Wapack Range 21.5 Trail Race: May 10th, 2014, Race Report
2nd place woman, 1st in age and 8th overall.
Adjusting to new life and landscape….
Last August we relocated our small family across an ocean to a new country, new jobs, new schools and new lands. In many ways the 12 years we have been away from this country have felt like a lifetime and many things are almost foreign back in the USA. One thing that has helped me personally in this adjustment is discovering new places and meeting new people through trail racing in New England. I heard about the Wapack and Back Trail race last fall and decided to make it a spring goal to run this race, which runs 21.5 miles along the length of the Wapack Range. Each day, I look out towards this range. It is much more subtle on the horizon than the distinct Chamonix Aiguilles that have been my backdrop for so many years.
I was lucky to be able to do two reconnaissance runs on the Wapack. The first 1/2 is by far the most technical of the 21.5 miles as it ascends North Pack and Pack Monadnock being the first major climbs. After that the course is sprinkled with shorter ups and downs still riddled with technical sections. You really can’t let your concentration go for a beat or else you will be liable for a twisted ankle or knee.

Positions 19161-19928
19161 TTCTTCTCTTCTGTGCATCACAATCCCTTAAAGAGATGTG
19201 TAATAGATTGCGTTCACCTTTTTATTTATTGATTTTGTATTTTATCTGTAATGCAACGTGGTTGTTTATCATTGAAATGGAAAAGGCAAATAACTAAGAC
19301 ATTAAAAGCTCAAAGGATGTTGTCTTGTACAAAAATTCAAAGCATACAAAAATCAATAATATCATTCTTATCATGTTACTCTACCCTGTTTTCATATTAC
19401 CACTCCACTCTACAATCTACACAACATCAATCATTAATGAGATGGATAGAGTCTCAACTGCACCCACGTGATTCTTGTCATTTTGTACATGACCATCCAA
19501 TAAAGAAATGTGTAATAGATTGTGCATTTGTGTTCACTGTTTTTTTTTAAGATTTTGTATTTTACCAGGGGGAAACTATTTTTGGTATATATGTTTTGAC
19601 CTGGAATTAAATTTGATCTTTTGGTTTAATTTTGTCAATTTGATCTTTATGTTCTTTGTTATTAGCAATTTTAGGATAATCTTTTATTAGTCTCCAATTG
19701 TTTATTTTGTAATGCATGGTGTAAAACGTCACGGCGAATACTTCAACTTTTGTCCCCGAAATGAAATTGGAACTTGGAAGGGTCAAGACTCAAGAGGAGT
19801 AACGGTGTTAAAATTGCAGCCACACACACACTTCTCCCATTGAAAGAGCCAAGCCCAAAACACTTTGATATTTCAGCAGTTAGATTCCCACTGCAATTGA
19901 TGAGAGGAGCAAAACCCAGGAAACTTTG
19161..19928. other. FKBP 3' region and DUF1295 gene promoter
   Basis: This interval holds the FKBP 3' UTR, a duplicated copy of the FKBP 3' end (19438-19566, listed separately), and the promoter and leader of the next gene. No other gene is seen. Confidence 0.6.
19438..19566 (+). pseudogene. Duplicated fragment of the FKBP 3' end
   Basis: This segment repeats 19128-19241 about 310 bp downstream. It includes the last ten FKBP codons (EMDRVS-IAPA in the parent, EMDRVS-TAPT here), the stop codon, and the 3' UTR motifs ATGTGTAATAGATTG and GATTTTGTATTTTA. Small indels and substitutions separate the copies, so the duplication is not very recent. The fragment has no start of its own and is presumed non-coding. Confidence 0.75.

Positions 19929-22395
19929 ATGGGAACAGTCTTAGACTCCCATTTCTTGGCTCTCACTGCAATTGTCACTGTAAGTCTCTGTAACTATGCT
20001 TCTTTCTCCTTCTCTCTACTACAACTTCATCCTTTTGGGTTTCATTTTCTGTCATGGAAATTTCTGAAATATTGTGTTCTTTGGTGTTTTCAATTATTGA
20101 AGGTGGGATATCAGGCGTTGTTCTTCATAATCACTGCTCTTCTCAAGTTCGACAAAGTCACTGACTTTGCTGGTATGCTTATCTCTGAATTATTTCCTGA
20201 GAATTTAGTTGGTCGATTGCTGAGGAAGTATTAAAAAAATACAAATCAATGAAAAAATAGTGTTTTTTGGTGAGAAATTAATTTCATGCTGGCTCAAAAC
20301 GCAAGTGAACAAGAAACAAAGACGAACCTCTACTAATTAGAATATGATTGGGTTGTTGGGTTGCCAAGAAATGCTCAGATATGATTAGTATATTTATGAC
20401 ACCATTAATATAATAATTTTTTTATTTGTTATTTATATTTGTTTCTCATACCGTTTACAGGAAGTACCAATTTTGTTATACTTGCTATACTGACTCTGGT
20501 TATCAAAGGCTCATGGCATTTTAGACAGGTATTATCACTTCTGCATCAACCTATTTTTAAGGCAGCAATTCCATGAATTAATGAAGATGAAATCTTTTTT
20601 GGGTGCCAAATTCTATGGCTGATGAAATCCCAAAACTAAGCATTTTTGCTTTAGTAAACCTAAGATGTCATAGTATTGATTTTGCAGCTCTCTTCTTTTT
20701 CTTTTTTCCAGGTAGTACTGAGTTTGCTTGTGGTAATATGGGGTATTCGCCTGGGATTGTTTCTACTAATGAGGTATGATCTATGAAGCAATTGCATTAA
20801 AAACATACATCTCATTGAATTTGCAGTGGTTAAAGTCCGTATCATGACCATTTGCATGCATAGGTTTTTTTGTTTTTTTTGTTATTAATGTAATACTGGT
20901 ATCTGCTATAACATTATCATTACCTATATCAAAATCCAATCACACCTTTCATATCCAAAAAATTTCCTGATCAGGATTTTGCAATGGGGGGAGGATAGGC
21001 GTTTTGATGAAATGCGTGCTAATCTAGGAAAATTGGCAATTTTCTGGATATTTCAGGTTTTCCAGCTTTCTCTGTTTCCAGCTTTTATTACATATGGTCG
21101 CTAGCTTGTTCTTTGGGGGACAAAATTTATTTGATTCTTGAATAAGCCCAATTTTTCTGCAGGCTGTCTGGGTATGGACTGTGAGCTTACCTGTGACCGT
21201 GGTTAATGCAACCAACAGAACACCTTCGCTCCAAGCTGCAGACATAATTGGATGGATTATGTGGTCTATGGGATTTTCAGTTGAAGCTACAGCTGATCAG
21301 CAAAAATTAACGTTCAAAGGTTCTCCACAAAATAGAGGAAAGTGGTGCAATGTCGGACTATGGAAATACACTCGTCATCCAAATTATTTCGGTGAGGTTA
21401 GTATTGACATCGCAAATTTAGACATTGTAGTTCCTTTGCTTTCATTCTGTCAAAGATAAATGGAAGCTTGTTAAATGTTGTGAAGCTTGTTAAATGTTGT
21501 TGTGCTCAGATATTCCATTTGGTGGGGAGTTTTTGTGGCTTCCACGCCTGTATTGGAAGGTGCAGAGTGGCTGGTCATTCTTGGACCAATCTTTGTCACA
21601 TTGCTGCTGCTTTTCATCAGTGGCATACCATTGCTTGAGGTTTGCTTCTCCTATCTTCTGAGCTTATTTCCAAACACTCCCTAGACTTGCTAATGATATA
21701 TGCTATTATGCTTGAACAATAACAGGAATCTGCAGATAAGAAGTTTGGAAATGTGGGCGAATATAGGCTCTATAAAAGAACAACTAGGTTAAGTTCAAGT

The rain made for even slicker conditions. The 2nd half of the course goes from Windblown ski area up over a number of climbs into Ashburham, Massachusetts.
Though it’s been a big change for me to adjust to running back in New England and become friends with the trees and bugs, I am loving the technical trail running on roots, steep rocky granite and basalt, moss and trees.
As Scott Livingston, a fellow trail runner describes the Wapack in a write up of the course:
“The Wapack and Back Trail Race is on some of the toughest terrain in New England. If this isn’t an Ultrarunning Magazine 5/5, then I’m not sure what is. The surface (rocks/roots/mud/singletrack) has to be a 5 (very rough trail). The terrain (hills) may fall to a 4, but that is an objective formula. If the reported 10,200 feet of elevation gain is accurate, then that is 204 feet/mile (very hilly) and short of the magazine’s 250 feet/mile (mountainous) criteria for a 5. Yet, my argument is that a New England climb is not the same as a Colorado or California climb. These are punchy steep climbs that come at you relentlessly. Out west, you can get 1,500 feet or more in one ascent.”
So we don’t have the vistas, big climbs and drops like we do in the Alps, but running here is teaching me to be more powerful on the shorter climbs and be friends with the trees . I has been fun getting ready for this race.
I don’t have many friends (here in NH) that would gladly accept to run 10 miles with me in freezing cold rain. Lindsey was game and we had a blast doing the 2nd half of the course recon.